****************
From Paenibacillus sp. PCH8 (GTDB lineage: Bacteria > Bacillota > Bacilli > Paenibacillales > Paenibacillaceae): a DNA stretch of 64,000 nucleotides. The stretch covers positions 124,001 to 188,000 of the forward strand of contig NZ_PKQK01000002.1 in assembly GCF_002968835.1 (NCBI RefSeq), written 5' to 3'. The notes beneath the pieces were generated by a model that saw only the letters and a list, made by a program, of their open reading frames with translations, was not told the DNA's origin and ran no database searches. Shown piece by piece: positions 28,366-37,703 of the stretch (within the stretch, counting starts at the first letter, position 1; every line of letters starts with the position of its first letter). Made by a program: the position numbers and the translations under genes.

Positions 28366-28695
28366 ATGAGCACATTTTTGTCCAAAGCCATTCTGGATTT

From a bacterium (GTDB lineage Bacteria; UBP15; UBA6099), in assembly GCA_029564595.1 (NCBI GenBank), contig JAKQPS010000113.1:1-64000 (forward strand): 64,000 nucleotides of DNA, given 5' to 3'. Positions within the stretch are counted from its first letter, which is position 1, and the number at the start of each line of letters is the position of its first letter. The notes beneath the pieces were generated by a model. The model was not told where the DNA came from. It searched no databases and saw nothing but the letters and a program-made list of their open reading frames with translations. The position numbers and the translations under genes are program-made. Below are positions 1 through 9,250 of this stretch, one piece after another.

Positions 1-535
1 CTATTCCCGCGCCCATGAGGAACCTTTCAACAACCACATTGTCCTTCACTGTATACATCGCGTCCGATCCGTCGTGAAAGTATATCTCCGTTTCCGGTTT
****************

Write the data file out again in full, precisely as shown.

From Paenibacillus sp. PCH8 (GTDB lineage: Bacteria > Bacillota > Bacilli > Paenibacillales > Paenibacillaceae): a DNA stretch of 64,000 nucleotides. The stretch covers positions 124,001 to 188,000 of the forward strand of contig NZ_PKQK01000002.1 in assembly GCF_002968835.1 (NCBI RefSeq), written 5' to 3'. The notes beneath the pieces were generated by a model that saw only the letters and a list, made by a program, of their open reading frames with translations, was not told the DNA's origin and ran no database searches. Shown piece by piece: positions 28,366-37,703 of the stretch (within the stretch, counting starts at the first letter, position 1; every line of letters starts with the position of its first letter). Made by a program: the position numbers and the translations under genes.

Positions 28366-28695
28366 ATGAGCACATTTTTGTCCAAAGCCATTCTGGATTT

From a bacterium (GTDB lineage Bacteria; UBP15; UBA6099), in assembly GCA_029564595.1 (NCBI GenBank), contig JAKQPS010000113.1:1-64000 (forward strand): 64,000 nucleotides of DNA, given 5' to 3'. Positions within the stretch are counted from its first letter, which is position 1, and the number at the start of each line of letters is the position of its first letter. The notes beneath the pieces were generated by a model. The model was not told where the DNA came from. It searched no databases and saw nothing but the letters and a program-made list of their open reading frames with translations. The position numbers and the translations under genes are program-made. Below are positions 1 through 9,250 of this stretch, one piece after another.

Positions 1-535
1 CTATTCCCGCGCCCATGAGGAACCTTTCAACAACCACATTGTCCTTCACTGTATACATCGCGTCCGATCCGTCGTGAAAGTATATCTCCGTTTCCGGTTT